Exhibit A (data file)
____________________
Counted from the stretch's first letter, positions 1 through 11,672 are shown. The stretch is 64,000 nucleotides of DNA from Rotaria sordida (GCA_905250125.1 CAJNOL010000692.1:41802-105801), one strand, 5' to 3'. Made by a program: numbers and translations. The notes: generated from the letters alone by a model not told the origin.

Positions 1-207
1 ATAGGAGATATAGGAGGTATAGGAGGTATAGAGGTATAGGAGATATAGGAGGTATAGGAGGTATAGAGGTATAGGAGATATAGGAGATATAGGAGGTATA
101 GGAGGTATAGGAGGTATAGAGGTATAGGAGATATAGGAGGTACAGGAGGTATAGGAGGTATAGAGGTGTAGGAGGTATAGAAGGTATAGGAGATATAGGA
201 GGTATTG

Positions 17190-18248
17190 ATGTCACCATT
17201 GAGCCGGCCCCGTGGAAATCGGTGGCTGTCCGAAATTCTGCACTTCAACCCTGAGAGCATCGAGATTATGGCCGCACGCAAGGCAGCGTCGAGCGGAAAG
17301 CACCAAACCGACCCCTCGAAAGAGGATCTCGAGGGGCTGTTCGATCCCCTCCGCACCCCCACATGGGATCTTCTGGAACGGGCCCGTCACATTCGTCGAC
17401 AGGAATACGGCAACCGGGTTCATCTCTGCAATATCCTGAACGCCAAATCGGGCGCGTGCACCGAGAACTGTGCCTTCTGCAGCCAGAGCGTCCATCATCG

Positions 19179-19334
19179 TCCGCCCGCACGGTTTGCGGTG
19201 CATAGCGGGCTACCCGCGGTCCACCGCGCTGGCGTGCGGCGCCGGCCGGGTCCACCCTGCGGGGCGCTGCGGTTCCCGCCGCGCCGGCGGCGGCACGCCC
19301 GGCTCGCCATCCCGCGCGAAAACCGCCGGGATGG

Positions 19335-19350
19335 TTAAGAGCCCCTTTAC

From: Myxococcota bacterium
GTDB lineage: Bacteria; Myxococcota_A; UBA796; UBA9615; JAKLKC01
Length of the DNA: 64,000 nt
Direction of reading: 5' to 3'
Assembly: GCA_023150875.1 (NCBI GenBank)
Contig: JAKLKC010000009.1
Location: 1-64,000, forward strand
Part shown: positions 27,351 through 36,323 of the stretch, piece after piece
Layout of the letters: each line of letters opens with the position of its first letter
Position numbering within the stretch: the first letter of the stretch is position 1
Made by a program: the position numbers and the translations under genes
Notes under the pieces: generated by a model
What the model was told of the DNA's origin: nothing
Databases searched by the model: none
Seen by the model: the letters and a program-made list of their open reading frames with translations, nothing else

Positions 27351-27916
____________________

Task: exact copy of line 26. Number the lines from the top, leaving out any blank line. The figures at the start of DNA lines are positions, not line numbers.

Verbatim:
Position numbering within the stretch: the first letter of the stretch is position 1